Washington Nationals: 4 Players Who Are in Serious Danger of Being Cut or Demoted
This offseason, the Washington Nationals turned a nice roster into a World Series favorite with a handful of key acquisitions, but that's not such good news for some borderline big leaguers, who will now have to fight tooth and nail in spring training just to avoid cuts or demotions.
From one through 24, Washington's Opening Day 25-man roster looks set in stone, save for a setback in Jayson Werth's recovery from shoulder surgery that would open up another spot.
Because of this lack of parity, the best chance anyone on this list has of earning an Opening Day spot is about 50/50. Those percentages go to Tyler Moore and Mike Carp as they duke it out for that last seat on the bench.
But the severity of the consequences of not earning a coveted big-league roster spot also vary among these four Nationals.
If Moore doesn't make the major league squad, he could end up on a different team. If Dan Uggla fails to crack the roster, he could end up looking for a different profession.
The beginning of spring training is somewhat of a social event for most players—relaxed, informal—but for these four players, camp will be a grind from start to finish while they look to stay relevant in the eyes of their coaches.
The restructuring of Washington's bullpen claimed Blake Treinen as a victim this offseason.
The departures of Rafael Soriano and Tyler Clippard left the door open for an expanded role for the 26-year-old. He earned his keep with solid numbers in 2014, his first taste of the bigs, playing in 15 games and earning a 2.49 ERA.
But when the Nationals signed Max Scherzer, all but punching Tanner Roark's ticket to the bullpen, and brought in Casey Janssen it left little room for extra young arms in relief roles.
In no particular order, Washington's pen will almost certainly feature these seven pitchers: Roark, Janssen, Drew Storen, Craig Stammen, Jerry Blevins, Aaron Barrett and Matt Thornton.
Treinen's exclusion from that list should keep him in the minors to start the season—most likely Triple-A Syracuse, where he played 16 games in 2014—and limit him to a role similar to the one he played last season.
Manager Matt Williams and general manager Mike Rizzo recently broke down Dan Uggla's outlook with the Nationals at spring training. And judging by the article from The Washington Post's Chelsea Janes that included their statements, calling his chances slim would be generous.
Williams said the second base situation 'isn't necessarily a competition, but we’ll look at everybody.' Rizzo, now the Nationals' general manager, said Uggla has 'to be the best second baseman in camp to win the job,' which would mean beating out Escobar and plus-defender Danny Espinosa.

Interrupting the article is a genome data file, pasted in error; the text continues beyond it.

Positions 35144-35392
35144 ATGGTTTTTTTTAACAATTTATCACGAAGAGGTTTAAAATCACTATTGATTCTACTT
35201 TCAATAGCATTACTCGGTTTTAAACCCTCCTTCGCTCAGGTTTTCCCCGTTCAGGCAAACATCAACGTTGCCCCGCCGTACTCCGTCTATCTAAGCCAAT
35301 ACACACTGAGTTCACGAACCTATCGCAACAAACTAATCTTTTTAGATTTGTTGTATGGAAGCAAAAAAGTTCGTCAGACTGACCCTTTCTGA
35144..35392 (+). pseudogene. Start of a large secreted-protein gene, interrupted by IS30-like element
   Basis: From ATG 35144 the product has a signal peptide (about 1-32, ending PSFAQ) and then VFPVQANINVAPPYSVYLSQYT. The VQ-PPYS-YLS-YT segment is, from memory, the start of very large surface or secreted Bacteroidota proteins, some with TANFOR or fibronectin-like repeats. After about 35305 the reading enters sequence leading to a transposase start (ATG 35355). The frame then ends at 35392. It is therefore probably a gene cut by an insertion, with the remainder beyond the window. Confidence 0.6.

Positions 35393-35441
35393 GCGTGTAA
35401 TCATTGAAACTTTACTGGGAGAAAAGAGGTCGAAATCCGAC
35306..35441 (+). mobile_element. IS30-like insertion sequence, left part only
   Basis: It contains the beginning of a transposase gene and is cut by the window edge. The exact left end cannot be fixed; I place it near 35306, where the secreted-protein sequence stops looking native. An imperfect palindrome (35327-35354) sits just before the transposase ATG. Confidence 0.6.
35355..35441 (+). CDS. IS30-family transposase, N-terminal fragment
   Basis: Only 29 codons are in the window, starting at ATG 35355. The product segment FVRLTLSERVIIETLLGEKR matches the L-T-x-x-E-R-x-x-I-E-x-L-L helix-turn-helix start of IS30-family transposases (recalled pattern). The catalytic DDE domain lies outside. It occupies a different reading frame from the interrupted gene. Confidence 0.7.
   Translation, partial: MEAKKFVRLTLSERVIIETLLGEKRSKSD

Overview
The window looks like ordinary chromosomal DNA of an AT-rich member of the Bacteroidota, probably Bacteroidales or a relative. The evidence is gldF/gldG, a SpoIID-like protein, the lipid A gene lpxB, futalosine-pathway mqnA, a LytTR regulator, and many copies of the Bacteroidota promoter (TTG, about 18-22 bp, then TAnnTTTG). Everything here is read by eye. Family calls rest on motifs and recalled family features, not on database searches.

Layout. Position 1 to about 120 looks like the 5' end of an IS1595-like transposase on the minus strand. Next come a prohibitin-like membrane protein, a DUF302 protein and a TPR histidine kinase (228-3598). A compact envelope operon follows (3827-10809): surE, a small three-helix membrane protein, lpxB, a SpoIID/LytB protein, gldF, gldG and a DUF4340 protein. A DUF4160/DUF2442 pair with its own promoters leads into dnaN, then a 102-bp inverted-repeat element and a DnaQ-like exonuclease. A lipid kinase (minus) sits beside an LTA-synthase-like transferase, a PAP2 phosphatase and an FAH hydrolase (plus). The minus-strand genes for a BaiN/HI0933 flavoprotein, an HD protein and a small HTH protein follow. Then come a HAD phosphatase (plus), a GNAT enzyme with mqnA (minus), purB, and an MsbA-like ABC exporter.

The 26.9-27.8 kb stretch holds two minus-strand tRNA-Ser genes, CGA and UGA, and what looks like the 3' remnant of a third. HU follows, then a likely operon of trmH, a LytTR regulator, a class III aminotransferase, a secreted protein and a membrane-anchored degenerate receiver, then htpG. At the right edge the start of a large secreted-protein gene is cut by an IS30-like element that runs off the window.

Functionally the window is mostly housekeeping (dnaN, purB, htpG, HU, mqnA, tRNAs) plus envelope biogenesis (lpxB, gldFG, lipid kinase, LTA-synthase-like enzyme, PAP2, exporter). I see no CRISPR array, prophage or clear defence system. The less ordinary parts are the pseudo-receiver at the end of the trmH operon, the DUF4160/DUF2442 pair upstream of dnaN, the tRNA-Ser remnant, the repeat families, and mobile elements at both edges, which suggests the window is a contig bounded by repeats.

We've known from the moment Uggla signed his minor league contract with Washington that he would need to put on a fireworks show in spring training to make the team. Williams' and Rizzo's statements confirm that, but it also reassures that Uggla will get a fair look from the coaches.
Tyler Moore has toiled for three seasons, jumping from the minors to the majors and back again.
In 2014, he logged 84 games with Triple-A Syracuse and 42 with the Nationals. He played in 63 and 75 major league games in 2013 and 2012, respectively.
But that limbo lifestyle is less of an option in 2015, because the 28-year-old is now out of minor league options. If he fails to make the Nationals' Opening Day roster, he'll have to go through waivers.
"If Moore doesn't make the team out of Spring Training, the Nationals could designate him for assignment," MLB.com's Bill Ladson said, "which means they would have 10 days to trade Moore, outright him to the Minor Leagues or release him."
So at the risk of belaboring the point, it's very important for Moore to make the Opening Day Roster. And the man standing in his way for the last spot on Washington's bench is free-agent signing Mike Carp.
In the eyes of the media, Mike Carp is gaining ground on Tyler Moore in the competition for an Opening Day roster spot on the merits of his left-handedness.
But the fact remains the 28-year-old suffered a statistical nosedive in the last two years. In 2013, with the eventual-champion Boston Red Sox, Carp hit .296 in 86 games. But last season he dropped down to .175 in 59 games with Boston and the Texas Rangers.
Carp has no other choice but to shake off a 2014 that he called "a bummer of a year" in spring training, per Chris Johnson of MASNsports.com. If he can't convince Washington he's back in 2013 form, his opposition, Moore, will have a much straighter path to the 25-man roster.